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Noradrenergic Versus Serotonergic Antidepressants: Predictors of Treatment Response

Alan F. Schatzberg, M.D.

Published: May 1, 1998

Article Abstract

Serotonin selective reuptake inhibitors (SSRIs) have generally proven to be as effective as tricyclicantidepressants (TCAs) in the treatment of major depression and have an improved side effect profile.However, data suggest that the SSRIs are not as effective as the TCAs in certain subsets of depressedpatients, indicating the importance of norepinephrine reuptake inhibition for such patients. Evidencefor the role of norepinephrine in depression comes from early studies on excretion of catecholaminesand more recent studies on receptor function, second messenger systems, and gene modification.These data are reviewed in this article. Data from a multicenter, randomized, controlled clinical trialcomparing desipramine, a relatively norepinephrine-selective TCA, and the SSRI fluoxetine in moderateto marked major depression suggest a differential response depending on the antidepressant. The2 drugs were overall similar in efficacy; however, in severely ill patients, there was a suggestion thatdesipramine was more likely to induce remission than fluoxetine. Urinary metabolite 3-methoxy-4-hydroxyphenylglycol levels were a better predictor of likelihood of remission than severity of episodeor drug treatment. Desipramine and fluoxetine produced different longitudinal effects in catecholamineexcretion, indicating that the 2 agents act through different mechanisms. Given the good therapeuticprofile but relative risks associated with TCA therapy, selective norepinephrine reuptake inhibitors,such as reboxetine, which has a good safety profile, could be a major step forward in thetreatment of depression.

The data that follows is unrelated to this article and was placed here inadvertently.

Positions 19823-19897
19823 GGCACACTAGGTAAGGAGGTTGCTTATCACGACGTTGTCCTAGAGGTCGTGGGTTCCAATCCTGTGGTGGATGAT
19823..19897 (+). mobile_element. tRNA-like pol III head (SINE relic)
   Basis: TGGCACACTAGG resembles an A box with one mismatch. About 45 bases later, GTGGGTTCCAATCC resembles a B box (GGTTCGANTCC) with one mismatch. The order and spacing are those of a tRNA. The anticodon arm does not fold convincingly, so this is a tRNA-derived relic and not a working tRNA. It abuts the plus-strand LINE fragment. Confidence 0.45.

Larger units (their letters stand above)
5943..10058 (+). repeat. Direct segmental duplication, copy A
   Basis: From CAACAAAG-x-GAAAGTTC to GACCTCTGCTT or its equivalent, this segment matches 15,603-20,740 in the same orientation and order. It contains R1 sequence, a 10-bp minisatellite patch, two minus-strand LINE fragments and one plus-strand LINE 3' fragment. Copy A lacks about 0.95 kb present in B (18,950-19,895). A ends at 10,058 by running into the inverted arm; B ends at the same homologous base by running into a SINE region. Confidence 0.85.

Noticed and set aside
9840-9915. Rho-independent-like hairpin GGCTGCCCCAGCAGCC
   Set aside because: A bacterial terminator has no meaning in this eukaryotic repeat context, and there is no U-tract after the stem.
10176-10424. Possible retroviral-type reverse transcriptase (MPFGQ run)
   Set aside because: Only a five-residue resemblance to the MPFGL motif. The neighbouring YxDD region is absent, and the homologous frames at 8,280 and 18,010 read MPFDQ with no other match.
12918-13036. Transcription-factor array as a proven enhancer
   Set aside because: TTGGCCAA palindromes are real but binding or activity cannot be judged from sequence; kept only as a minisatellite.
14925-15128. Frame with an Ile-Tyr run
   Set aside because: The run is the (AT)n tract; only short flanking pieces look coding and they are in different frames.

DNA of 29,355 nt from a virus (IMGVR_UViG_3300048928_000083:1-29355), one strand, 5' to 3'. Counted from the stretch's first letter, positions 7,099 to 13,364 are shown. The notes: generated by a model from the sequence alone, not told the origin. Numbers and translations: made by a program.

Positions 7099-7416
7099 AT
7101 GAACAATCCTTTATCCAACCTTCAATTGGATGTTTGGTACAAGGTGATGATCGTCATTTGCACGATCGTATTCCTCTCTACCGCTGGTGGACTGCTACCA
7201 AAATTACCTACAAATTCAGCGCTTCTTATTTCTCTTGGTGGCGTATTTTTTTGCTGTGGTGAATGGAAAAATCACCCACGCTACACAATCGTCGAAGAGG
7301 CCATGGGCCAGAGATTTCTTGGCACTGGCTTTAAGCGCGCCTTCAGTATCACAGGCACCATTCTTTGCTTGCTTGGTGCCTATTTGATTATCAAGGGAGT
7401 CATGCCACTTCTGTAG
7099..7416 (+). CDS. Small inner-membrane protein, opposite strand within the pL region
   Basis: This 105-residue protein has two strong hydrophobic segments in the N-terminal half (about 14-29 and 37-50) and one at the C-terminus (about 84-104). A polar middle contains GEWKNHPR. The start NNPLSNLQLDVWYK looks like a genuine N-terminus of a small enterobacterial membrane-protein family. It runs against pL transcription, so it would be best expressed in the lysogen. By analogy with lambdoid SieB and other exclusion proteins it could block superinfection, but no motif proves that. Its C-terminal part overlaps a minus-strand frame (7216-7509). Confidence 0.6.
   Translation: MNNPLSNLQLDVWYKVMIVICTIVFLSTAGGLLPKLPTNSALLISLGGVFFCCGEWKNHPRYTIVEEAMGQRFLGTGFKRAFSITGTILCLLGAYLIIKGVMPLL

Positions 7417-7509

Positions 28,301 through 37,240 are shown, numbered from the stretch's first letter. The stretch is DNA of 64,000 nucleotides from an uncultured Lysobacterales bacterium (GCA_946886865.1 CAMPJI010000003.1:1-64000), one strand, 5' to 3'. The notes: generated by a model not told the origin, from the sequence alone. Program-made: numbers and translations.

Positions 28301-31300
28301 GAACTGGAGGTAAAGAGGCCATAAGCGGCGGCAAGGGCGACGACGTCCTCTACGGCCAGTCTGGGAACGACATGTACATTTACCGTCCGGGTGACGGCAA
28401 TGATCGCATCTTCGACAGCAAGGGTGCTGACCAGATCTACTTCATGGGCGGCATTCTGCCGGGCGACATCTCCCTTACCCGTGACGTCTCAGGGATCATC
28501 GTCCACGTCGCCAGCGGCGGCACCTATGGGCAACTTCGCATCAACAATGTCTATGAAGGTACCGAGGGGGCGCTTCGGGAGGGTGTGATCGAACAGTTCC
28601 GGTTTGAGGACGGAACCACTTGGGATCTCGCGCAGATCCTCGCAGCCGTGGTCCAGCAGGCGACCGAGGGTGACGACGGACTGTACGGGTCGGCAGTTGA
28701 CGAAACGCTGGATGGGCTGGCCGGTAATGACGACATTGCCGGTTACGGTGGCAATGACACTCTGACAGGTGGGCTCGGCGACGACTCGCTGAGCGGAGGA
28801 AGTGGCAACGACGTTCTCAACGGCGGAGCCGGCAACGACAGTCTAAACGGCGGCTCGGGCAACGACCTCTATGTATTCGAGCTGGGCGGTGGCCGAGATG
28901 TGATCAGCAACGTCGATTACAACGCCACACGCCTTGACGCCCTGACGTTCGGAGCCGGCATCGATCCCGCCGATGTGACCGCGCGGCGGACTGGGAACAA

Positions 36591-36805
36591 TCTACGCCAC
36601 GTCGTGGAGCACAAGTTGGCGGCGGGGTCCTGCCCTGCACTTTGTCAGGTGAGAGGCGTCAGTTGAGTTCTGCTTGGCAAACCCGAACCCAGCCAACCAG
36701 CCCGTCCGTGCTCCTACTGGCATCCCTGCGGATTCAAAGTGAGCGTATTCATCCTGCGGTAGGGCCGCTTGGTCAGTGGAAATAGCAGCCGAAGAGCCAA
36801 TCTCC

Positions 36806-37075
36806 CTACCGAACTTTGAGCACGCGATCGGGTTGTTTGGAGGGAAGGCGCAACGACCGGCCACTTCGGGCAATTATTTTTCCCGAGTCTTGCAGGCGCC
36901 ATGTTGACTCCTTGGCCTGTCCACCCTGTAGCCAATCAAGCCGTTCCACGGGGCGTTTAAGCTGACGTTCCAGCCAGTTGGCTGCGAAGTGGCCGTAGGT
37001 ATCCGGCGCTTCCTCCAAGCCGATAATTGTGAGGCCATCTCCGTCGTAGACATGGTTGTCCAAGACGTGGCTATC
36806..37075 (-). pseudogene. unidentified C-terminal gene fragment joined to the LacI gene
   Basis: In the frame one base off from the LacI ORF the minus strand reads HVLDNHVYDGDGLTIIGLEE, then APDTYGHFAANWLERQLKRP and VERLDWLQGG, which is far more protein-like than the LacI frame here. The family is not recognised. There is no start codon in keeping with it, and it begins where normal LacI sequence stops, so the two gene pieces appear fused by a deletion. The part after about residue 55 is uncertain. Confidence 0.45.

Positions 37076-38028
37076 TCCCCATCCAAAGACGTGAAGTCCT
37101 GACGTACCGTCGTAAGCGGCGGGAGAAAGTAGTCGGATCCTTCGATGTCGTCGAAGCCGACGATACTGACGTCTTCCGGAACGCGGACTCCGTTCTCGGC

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Volume: 59

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